Know the connection between research and SDGs. TEIKYO SDGs Report We will unravel how the research activities conducted by Teikyo University professors are linked to the SDGs.

This teacher

Senior Assistant Professor Faculty of Economics, Teikyo University

Lisa Nagai

What kind of teacher?

Specializes in environmental history, ecological history, and northeastern Chinese history, and studied abroad in China during Graduate School. He is well versed in the history of the forest business in the northeastern region of China, and researches the historical background from the current state of the economy and resources. After working as a specially appointed researcher at Osaka University Graduate School, Senior Assistant Professor Dalian University in China in 2014, and research at the Kyushu University Museum, he assumed his current position in 2020.


Use history and culture as guideposts to learn about the “now” of the world and take action The societies and natural environments of countries and regions around the world are easily tossed about by economics, wars, disasters, etc., and there are many issues common to the SDGs. At Nagai's seminar, seminar students took the lead in activities such as donating school lunches to children in developing countries, researching the culture and history of developing countries and appealing the current situation.

Seminar students carry out a TFT activity that allows you to donate when you order a school cafeteria menu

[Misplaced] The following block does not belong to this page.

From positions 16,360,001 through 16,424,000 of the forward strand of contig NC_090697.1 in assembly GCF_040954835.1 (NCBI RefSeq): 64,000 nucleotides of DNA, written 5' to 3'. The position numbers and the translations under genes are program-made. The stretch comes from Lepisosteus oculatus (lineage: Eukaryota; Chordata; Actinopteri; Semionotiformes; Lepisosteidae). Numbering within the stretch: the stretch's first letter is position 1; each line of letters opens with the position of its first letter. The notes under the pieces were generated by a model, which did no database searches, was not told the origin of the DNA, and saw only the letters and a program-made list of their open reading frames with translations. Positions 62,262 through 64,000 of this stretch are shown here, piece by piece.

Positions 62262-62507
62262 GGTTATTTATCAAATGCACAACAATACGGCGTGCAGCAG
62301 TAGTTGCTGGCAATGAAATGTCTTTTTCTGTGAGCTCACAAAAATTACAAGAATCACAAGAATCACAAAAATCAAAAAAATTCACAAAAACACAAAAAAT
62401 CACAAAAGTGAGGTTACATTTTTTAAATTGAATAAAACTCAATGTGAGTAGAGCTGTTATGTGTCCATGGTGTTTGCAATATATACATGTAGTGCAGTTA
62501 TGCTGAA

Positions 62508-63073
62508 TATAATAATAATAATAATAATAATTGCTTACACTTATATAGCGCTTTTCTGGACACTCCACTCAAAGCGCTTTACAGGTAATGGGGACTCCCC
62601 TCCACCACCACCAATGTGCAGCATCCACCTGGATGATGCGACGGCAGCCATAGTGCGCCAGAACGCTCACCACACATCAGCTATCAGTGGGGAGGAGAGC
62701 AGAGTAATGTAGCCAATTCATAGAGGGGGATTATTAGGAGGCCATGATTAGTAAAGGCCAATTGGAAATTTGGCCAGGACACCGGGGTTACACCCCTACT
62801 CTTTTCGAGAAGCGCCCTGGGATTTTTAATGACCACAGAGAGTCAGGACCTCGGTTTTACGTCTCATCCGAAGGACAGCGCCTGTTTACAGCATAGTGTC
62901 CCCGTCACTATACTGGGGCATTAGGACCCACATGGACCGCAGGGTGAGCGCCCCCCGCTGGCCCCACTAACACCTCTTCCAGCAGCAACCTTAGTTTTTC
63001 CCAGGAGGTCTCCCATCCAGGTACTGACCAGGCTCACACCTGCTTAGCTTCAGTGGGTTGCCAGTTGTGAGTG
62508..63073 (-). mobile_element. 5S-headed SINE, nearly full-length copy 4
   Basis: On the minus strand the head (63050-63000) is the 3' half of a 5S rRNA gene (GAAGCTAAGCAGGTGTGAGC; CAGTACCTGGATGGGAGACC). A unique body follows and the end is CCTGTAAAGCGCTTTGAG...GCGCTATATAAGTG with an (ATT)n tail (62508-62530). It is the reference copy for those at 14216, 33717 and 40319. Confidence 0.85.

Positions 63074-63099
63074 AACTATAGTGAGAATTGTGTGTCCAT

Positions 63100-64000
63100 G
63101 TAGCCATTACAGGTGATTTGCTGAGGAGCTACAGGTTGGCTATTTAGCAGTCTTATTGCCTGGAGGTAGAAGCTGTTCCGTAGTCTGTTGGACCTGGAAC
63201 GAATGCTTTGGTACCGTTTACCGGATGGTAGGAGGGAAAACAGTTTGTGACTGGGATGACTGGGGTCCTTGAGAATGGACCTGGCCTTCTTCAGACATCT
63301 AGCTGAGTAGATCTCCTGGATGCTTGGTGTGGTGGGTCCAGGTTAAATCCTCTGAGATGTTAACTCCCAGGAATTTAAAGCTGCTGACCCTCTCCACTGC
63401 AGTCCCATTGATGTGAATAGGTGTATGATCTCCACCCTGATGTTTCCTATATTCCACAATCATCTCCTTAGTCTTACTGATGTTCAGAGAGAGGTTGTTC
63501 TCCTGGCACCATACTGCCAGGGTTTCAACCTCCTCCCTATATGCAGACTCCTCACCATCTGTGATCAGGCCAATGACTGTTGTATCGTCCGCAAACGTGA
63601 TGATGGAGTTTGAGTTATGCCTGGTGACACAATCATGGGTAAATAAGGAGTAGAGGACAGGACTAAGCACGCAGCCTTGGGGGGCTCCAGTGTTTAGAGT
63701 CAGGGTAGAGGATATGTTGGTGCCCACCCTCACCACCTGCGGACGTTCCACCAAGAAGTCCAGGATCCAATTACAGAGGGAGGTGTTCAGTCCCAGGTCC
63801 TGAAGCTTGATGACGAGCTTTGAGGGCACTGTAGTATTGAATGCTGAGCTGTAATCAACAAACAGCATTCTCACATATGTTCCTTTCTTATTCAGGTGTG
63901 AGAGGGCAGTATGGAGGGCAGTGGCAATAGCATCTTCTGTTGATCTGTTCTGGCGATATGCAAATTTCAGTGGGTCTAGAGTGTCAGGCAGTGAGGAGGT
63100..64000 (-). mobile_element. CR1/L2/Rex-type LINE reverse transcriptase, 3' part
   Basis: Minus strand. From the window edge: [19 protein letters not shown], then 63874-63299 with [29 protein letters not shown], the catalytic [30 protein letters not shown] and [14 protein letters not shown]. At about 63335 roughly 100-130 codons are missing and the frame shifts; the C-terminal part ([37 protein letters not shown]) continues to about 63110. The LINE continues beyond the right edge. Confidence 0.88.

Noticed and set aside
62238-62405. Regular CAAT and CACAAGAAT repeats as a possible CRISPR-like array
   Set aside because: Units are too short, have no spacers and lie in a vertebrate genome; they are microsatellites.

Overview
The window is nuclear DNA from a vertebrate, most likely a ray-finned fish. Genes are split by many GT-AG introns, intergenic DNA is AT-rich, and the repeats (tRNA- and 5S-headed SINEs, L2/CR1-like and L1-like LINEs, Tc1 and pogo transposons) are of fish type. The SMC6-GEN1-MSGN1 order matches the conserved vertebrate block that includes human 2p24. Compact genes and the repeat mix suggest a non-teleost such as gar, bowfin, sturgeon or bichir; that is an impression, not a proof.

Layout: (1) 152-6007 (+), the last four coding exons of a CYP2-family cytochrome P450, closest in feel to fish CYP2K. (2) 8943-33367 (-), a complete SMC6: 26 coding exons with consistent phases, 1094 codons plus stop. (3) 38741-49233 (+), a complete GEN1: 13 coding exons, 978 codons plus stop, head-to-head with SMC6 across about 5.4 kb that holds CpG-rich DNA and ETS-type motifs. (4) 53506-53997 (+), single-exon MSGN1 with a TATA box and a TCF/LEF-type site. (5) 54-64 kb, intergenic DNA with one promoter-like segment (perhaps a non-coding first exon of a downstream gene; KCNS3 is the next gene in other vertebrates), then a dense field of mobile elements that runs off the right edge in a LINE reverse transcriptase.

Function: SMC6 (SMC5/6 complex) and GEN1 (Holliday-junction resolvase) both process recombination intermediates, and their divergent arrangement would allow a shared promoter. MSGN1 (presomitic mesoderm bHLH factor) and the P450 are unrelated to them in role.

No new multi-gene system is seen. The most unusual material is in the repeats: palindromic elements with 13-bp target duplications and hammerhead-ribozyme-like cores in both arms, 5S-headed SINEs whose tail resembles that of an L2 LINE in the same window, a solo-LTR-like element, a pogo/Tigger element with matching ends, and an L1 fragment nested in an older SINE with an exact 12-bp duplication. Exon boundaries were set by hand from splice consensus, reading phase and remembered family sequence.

Nagai's seminar conducted a TABLE FOR TWO (commonly known as TFT) activity at the cafeteria on Hachioji Campus. A panel summarizing the culture and economic situation of Kenya, one of the donor countries, was also exhibited.

Through the activity, I think about "Why can't I provide school lunches without receiving donations?"

All these activities are carried out mainly by seminar students. This is because Professor Nagai wanted us to accurately understand the value and meaning of TFT activities based on the historical background, why we cannot provide school lunches without receiving donations.

The environment and the economy are closely related, and history is a hint for grasping the current situation.

Professor Nagai specializes in environmental history, with a particular focus on the northeast region of China. During a short-term study abroad in Shanxi Province, he witnessed with his own eyes how the historically rich forest area had turned into a desert to the point where even weeds could not grow. Unraveling history reveals that in the northeastern region of China, a huge amount of timber was used during the Russo-Japanese War and the opening of the South Manchurian Railway. Knowing history helps us understand the current situation.

In modern global society, it is necessary to consider social issues on a global scale

In addition, in developing countries, the economic structure of the colonial period remains, and there is a situation where there is no choice but to grow a single crop as a raw material supply area. However, it is not uncommon for villages to suddenly fall into famine if crops do not grow due to disasters or conflicts. How developing countries can create an independent future in the global economy is a global issue.

By knowing the history and structure, future students may open the door to the future

Considering the historical background, we can see that the base of the SDGs is extremely complex. By knowing this history and structure, it is possible that in the future, the students who implemented the project will get a job at an international company that seriously tackles the SDGs, or become an entrepreneur who tackles social issues. The first step in contributing to the realization of the SDGs is for students to open up a new future.